United States of America, Plaintiff-appellee, v. Olga Valdivieso and Oscar Valdes, Defendants-appellants, 486 F.2d 545 (5th Cir. 1973)Annotate this Case
Albert Carricarte, Miguel A. Suarez, Miami, Fla., for defendants-appellants.
Robert W. Rust, U. S. Atty., Samuel Shines, U. S. Dept. of Justice, Miami, Fla., for plaintiff-appellee.
Before JOHN R. BROWN, Chief Judge, and DYER and SIMPSON, Circuit Judges.
Oscar Valdes and his daughter, Olga Valdivieso, appeal their jury verdicts of conviction on four counts of conspiring to violate federal narcotics laws and committing overt acts of knowingly and intentionally possessing and distributing 20 grams of cocaine in violation of 21 U.S.C.A. Sec. 841(a) (1). Appeal is based on claims of insufficiency of the evidence, improper admittance of the cocaine into evidence, and denial of due process based on Mr. Valdes' inability to speak English. We find no merit to these claims and affirm.
The appellants were convicted with Olga's husband, Ismael Valdivieso, and a fourth co-defendant, Hermes Ramierez-Medina. The convictions were based on sales of cocaine to an undercover federal narcotics agent, Gerado Vasquez. Ismael Valdivieso was separately charged and found guilty of selling Agent Gerado 103.5 grams of cocaine on January 3, 1973. Agent Gerado testified that he thereafter went to the Valdivieso apartment five times in the months of January and February to arrange for additional sales. During his visits to the Valdivieso apartment, Gerado met both appellants and on February 13, 1973 he negotiated with and received from the appellants 20 grams of cocaine. The cocaine was entered into evidence as Government-Exhibit No. 2 without any objection on the part of the appellants.
The jury accepted the testimony of Agent Gerado and determined that there was sufficient evidence on which to find the appellants guilty as charged. In reviewing a jury finding on appeal, we must consider the evidence in a light most favorable to the Government, and in this case we conclude that there was sufficient evidence to support the jury verdict. Glasser v. United States, 1940, 315 U.S. 60, 80, 62 S. Ct. 457, 86 L. Ed. 680.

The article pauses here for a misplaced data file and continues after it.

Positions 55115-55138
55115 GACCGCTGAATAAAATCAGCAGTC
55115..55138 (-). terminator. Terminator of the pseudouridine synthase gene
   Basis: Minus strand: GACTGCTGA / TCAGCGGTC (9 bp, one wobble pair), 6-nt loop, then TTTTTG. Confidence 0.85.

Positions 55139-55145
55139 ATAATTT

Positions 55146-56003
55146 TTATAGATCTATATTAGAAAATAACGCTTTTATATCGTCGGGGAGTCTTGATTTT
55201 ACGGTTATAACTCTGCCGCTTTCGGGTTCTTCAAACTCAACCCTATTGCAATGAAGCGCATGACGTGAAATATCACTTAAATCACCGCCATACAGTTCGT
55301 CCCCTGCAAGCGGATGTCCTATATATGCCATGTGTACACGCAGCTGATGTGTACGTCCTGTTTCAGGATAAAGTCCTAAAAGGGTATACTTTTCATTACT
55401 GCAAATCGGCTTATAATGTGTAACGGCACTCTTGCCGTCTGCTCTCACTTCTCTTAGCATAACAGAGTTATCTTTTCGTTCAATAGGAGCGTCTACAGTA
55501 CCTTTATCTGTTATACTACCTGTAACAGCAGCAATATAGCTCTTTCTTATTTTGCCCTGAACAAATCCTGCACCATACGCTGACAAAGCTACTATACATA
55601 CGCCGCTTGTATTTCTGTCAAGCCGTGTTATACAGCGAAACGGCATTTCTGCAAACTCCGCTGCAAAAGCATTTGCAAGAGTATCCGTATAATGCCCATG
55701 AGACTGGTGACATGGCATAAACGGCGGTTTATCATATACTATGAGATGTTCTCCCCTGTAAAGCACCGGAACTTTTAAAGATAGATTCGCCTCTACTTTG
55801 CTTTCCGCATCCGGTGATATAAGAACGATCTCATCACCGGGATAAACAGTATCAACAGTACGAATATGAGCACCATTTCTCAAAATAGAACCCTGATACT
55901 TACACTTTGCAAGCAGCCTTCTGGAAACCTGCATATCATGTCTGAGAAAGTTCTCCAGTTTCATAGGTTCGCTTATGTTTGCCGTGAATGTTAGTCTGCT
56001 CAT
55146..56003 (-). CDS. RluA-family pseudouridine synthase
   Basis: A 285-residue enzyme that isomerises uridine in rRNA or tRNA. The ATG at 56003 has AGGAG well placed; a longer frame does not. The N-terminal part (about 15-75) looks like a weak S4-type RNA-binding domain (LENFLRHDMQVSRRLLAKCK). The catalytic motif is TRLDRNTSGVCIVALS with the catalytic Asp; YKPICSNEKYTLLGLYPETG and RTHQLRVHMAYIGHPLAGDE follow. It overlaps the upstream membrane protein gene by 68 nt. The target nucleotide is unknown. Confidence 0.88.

As to the admission of the cocaine as Government-Exhibit No. 2, the appellants' failure to raise a timely objection proves fatal to their challenge. When no objection is made at trial, we may only reverse on a finding of plain error, Rule 52(b) Fed.R.Crim.Pro., which the record does not show to exist. Pinkney v. United States, 5 Cir., 1967, 380 F.2d 882, 885-886, cert. denied, 1968, 390 U.S. 908, 88 S. Ct. 831, 19 L. Ed. 2d 876; Sykes v. United States, 5 Cir., 1966, 373 F.2d 607, cert. denied, 386 U.S. 977, 87 S. Ct. 1172, 18 L. Ed. 2d 138.
We find no denial of due process in Mr. Valdes' claim that he could not understand the proceedings or assist his attorney due to his inability to speak English. Mr. Valdes had the aid of an interpreter prior to and during the trial. It seems evident that Mr. Valdes was properly provided with means through which he could adequately understand and participate in the proceedings.
Rule 18, 5 Cir.; see Isbell Enterprises, Inc. v. Citizens Casualty Company of New York et al., 5 Cir., 1970, 431 F.2d 409, Part. I